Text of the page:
Salsa verde is a simple fresh tasting salsa made using green tomatoes or tomatillos. This earthy salsa is traditionally pounded to a smooth paste in a mortar and pestle, but a food processor works just as well. Once you make this at home you will never want to go back to the store bought salsas. It's perfect for dipping with tortilla chips and can be used in other recipes such as enchiladas, burritos and wraps, etc.
Tomatillo salsa can be made in two ways. Raw or roasted. Both taste great. Choose your option based on prep time available as the roasted one involves some cooking time. I must say the cooked version has an earthy smoky flavor.

Salsa verde - two ways
Ingredients: 
1 lb tomatillos (husks removed)
2-3 cloves of garlic
3-4 hot chili peppers (serrano/jalapeños) use more/less based on your spice quotient
Handful finely chopped cilantro
1 lime, juice and zest
1⁄2 medium onion, roughly chopped
Salt, to taste

Make raw salsa (salsa verde cruda)
  1. Roughly chop all the ingredients and place in a food processor. Start with one chili and add more as needed, depending on how spicy you want your salsa. 
  2. Blend until your salsa has reached a smooth consistency. 
  3. If you like it chunky then pulse a few times to obtain that consistency.
  4. Keeps in the fridge for up to a week.
Make cooked salsa (salsa verde cocida) 
  1. Place tomatoes, chilies and garlic on a foil-lined baking sheet and broil on high. 
  2. Turn them often. Cook till you see charring (blackened spots) and everything cooks through, takes about 10-15 minutes. 
  3. Chilies and garlic will be done before the tomatoes. Remove as each ingredient is done. Cool.  
  4. Place everything in a food processor and puree until smooth. 
  5. Small chunks are okay if you like your salsa a bit chunky. 
  6. Keeps in the fridge for up to a week.

Friday, January 20, 2017

Corn and black bean salsa



This beautiful and delicious salsa is a crowd pleasing dish. Smoky cumin and tangy lime juice adds robust flavor to this simple yet nutritious salad. Filled with the goodness of black beans, corn and veggies it can be served with chips as a starter or as is for a light lunch or serve over rice or inside a tortilla. Be sure to let the salsa sit for 15-20 minutes before serving to let all the flavors blend in.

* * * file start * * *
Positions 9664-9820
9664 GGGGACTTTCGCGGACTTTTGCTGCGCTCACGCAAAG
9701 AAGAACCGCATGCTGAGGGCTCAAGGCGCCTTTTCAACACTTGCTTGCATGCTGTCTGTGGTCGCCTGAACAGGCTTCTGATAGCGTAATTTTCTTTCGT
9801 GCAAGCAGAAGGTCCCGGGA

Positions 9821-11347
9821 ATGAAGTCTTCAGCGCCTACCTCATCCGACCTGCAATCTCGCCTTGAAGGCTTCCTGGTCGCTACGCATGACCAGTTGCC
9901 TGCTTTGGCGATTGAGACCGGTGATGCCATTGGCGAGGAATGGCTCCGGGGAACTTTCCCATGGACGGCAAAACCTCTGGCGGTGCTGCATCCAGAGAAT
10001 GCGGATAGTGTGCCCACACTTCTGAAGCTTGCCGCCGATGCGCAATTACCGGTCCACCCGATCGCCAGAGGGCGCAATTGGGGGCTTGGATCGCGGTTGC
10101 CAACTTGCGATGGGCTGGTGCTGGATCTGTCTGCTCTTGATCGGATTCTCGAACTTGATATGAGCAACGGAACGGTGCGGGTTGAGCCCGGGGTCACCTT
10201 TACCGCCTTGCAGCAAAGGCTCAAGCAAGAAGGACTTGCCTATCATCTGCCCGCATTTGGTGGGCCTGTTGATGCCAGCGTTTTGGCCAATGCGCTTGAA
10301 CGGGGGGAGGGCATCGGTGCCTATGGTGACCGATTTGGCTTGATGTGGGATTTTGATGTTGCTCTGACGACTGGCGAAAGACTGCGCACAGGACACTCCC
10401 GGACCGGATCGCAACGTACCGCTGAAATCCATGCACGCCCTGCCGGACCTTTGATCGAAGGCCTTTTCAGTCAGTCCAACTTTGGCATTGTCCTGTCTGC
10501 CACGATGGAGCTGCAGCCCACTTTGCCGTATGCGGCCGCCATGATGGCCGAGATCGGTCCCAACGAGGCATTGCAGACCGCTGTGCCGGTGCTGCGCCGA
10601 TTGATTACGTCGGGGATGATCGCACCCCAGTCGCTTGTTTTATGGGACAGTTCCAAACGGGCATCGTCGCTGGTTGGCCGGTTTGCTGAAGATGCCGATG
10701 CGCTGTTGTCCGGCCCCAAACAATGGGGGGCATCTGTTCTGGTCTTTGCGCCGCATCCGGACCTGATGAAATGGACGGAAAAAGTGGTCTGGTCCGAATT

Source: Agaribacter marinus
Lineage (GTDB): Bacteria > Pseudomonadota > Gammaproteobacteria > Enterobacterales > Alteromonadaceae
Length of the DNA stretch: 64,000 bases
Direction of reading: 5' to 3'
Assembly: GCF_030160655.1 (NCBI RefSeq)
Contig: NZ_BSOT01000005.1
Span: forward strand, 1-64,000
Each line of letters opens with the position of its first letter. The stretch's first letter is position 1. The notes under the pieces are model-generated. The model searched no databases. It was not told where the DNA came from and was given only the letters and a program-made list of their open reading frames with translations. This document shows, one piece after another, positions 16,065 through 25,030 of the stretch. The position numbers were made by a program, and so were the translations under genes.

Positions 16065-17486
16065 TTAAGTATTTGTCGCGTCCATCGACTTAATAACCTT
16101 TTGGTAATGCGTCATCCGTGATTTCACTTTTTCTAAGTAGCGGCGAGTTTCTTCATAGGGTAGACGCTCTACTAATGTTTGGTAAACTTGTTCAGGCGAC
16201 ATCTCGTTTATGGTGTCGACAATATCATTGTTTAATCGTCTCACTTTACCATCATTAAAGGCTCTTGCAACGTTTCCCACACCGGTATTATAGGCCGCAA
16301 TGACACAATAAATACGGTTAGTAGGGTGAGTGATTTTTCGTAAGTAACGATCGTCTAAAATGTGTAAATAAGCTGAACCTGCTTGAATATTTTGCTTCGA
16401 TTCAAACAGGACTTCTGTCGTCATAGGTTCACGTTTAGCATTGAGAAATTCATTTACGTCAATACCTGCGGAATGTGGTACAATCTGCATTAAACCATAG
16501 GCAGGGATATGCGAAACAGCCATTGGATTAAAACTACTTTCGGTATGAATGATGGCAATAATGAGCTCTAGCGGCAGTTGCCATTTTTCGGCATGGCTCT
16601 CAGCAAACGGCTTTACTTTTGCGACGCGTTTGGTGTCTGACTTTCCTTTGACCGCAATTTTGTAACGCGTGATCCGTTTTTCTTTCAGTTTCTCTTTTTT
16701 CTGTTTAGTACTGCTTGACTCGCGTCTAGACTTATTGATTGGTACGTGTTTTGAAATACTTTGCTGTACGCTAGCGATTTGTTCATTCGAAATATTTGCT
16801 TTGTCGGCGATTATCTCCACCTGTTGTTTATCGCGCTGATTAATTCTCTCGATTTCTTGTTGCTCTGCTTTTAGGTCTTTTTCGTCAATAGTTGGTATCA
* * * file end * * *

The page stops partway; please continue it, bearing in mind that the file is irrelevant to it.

I usually make corn and black bean salsa during summer for BBQ parties. You can whip up a big batch in minutes. I use fresh corn on the cob, grill them and then shear off the corn kernels with a sharp knife from the husk. Adds a wonderful smoky flavor.

Ingredients: (serves 4-6)
1 can black beans
1 cup frozen corn
1 red pepper
1 large tomato
1/2 large red onion
Few sprigs fresh coriander
1 jalapeno pepper
1 tsp roasted and ground cumin
1 Lime, juice and zest
Salt to taste
1 tsp oil
  1. Rinse and drain the black beans. Finely dice pepper, tomato, onion, jalapeno and coriander. Mix all in a big bowl. 
  2. Heat a tsp oil in a pan. Saute the frozen corn for a few minutes till slightly charred and heated through.
  3. Add the corn to the bean mix. Season with cumin, salt and lime juice and zest. Add more lime juice as desired.
  4. Let the salsa sit for 20 minutes before serving. 

Serving suggestions
  • Serve with corn chips as a starter
  • Serve wrapped up inside a warm tortilla with cheese as a wrap.
  • Serve over steamed lime cilantro rice with cheese, salsa verde and guacamole as a burrito bowl.


Friday, January 13, 2017

Root vegetable soup with chicken


Chunky root vegetables, slow cooked in flavorful broth and served with grilled chicken chunks on top. This simple cold weather soup is nutritious, filling and packed with flavor. Earthy red potatoes, sweet yams and sweet potatoes, carrots, leeks and parsnips all go in the broth. I also like to add eddos (although they are not technically root veggies). Eddos cook faster than the other vegetables, so add them midway in the cooking process. You can add parsnips, turnips, rutabaga and any other root vegetables you like. The robust flavor comes from garlic, onion, thyme and ginger. Make it vegetarian by omitting chicken. I love to serve this for Sunday brunch.

Root veggie soup (serves 5-6)
Ingredients: 

3-4 cloves garlic, minced
1 medium red onion, chopped
1/2 inch ginger grated (optional)
6 cups chicken/vegetable broth
3 red potatoes
3-4 eddos
2 sweet potatoes
2 yams
1 parsnip
2-3 large carrots
1 stalk leek
2 tsp dry thyme
Freshly cracked black pepper
Salt to taste
1 tbsp olive oil
Fresh coriander to serve
  1. Peel yams, sweet potatoes, parsnips and carrots. 
  2. Dice all the veggies into large chunks. Chop leeks fine. 
  3. Heat olive oil in a large stock pot at medium heat. Add minced garlic, onion and ginger. Saute for a few seconds till onion turns pink. 
  4. Add all other veggies (except eddos if using) and mix well. Season with salt, pepper and thyme. 
  5. Add stock and turn up the heat to high. Bring the soup to a rolling boil. Simmer covered for 10 minutes. 
  6. Stir the contents and add eddos. bring to a boil again and then simmer covered for 10-15 minutes till everything is cooked through. 
  7. Serve hot with/or without grilled chicken garnished with fresh coriander.
Grilled chicken
Ingredients:

3 chicken breasts
1/4 tsp garlic powder
1 tsp dry thyme
Freshly cracked black pepper
Salt to taste
Olive oil
  1. Mix garlic, thyme, pepper and salt together and use it to season the chicken.